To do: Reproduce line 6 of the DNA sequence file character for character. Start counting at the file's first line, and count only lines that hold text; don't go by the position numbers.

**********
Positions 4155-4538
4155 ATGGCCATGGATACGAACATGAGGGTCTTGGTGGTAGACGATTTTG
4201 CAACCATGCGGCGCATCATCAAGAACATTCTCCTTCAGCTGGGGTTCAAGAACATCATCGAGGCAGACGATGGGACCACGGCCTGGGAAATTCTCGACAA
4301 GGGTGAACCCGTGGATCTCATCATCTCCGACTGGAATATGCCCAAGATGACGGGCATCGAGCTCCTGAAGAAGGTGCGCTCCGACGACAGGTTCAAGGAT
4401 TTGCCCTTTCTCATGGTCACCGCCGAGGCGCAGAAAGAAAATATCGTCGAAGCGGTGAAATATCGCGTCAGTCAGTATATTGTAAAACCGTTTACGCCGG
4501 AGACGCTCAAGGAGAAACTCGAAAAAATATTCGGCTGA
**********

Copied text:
4501 AGACGCTCAAGGAGAAACTCGAAAAAATATTCGGCTGA